Before beginning to calculate, it is important to understand that calculating market size entails being objective about the facts: it does not entail interpreting market data to support your business case. If the market size data reveals issues, such as a lack of local customers, it’s a red flag that your business may not be profitable in that location, for example.
Markets do not remain static; they evolve and change, and you must account for market trends such as new technologies or consumer purchasing habits. Calculating market size is based on assumptions, but it will help you consider market trends and their implications for your new venture.
Even after you’ve transitioned from a startup to an established company, keep an eye on market trends and consider how they might affect your business. Taking advantage of new market trends can give your company a competitive advantage.
How to calculate market size
Calculating market size entails first calculating the addressable market, then the available or target market, and finally determining how much market share your company will generate. Here’s how to figure out the market size for each stage:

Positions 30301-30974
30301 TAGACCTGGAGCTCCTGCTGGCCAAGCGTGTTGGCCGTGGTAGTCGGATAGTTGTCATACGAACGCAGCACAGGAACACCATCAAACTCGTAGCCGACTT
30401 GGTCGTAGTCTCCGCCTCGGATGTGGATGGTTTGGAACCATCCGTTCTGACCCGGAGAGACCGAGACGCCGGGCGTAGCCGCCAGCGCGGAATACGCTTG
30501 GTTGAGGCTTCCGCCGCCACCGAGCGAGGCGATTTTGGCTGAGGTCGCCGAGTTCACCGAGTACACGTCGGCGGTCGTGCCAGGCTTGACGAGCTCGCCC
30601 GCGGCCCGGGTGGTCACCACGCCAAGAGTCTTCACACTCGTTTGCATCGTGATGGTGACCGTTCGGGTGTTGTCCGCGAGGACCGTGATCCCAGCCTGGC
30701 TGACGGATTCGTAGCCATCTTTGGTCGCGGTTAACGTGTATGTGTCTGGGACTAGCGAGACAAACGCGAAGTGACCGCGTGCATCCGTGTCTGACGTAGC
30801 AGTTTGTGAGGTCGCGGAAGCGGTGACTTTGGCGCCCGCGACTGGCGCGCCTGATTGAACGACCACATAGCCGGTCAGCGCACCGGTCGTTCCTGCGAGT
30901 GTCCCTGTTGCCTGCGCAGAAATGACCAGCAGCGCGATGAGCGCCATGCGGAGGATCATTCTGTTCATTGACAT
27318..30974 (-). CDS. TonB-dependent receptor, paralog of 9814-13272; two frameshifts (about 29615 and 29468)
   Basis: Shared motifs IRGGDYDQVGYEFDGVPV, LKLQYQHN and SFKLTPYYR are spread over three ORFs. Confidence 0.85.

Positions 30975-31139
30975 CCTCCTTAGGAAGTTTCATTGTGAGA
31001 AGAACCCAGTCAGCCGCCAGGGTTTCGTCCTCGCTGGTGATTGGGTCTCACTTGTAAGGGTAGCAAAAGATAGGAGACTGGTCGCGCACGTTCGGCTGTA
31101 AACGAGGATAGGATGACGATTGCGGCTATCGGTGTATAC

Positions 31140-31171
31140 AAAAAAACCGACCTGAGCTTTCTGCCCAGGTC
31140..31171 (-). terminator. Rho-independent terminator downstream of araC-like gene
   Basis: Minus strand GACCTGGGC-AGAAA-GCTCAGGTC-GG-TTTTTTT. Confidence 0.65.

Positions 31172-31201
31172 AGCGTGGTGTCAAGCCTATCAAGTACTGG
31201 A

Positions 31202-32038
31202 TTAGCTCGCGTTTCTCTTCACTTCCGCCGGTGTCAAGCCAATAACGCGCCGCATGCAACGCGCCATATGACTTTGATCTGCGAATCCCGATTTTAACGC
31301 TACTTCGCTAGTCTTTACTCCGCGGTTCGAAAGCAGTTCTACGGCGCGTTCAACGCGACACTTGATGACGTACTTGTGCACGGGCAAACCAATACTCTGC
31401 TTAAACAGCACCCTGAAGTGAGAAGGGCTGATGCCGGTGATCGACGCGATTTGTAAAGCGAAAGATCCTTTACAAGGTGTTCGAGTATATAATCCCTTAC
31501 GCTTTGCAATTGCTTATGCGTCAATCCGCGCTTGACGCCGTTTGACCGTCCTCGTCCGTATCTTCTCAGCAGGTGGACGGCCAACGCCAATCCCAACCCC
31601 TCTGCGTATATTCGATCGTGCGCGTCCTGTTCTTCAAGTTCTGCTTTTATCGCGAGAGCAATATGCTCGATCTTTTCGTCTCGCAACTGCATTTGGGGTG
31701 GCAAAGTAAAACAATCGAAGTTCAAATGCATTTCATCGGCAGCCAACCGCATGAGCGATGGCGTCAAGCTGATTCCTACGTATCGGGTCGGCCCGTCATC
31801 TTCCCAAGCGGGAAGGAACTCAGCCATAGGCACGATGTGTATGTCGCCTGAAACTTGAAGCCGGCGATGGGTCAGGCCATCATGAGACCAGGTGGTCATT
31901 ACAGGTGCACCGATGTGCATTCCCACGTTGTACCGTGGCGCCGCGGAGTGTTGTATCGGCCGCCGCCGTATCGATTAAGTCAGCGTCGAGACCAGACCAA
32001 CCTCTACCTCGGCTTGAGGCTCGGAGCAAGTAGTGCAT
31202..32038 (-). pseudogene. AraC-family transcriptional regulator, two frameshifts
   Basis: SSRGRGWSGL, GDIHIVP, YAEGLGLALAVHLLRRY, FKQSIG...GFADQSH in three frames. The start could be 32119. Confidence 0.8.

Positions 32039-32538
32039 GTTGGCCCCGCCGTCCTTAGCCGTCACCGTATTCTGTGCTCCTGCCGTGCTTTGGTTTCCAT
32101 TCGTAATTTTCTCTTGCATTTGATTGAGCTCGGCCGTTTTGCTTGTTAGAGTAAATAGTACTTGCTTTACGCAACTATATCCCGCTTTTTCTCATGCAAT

1. How to calculate the total addressable market
The total addressable market is simply all of the potential customers who might be interested in the products or services that your start-up provides. It covers a wide range of topics. For example, if your company specialised in online learning and tutoring for school students, your total addressable market would include all UK students with internet access and parents or guardians willing to pay for tutoring.
- Define your customer
- Conduct desk research using the internet
- Carry out some top down analysis
Calculating the total addressable market allows you to see if there are enough customers for your start up to be worthwhile.
2. How to calculate the segmented addressable market
While calculating the total addressable market size is useful, you should really focus on the number of customers your company can realistically reach. Customers who might consider using your business, your marketing can reach, and who are influenced by other factors such as competitors are considered target customers.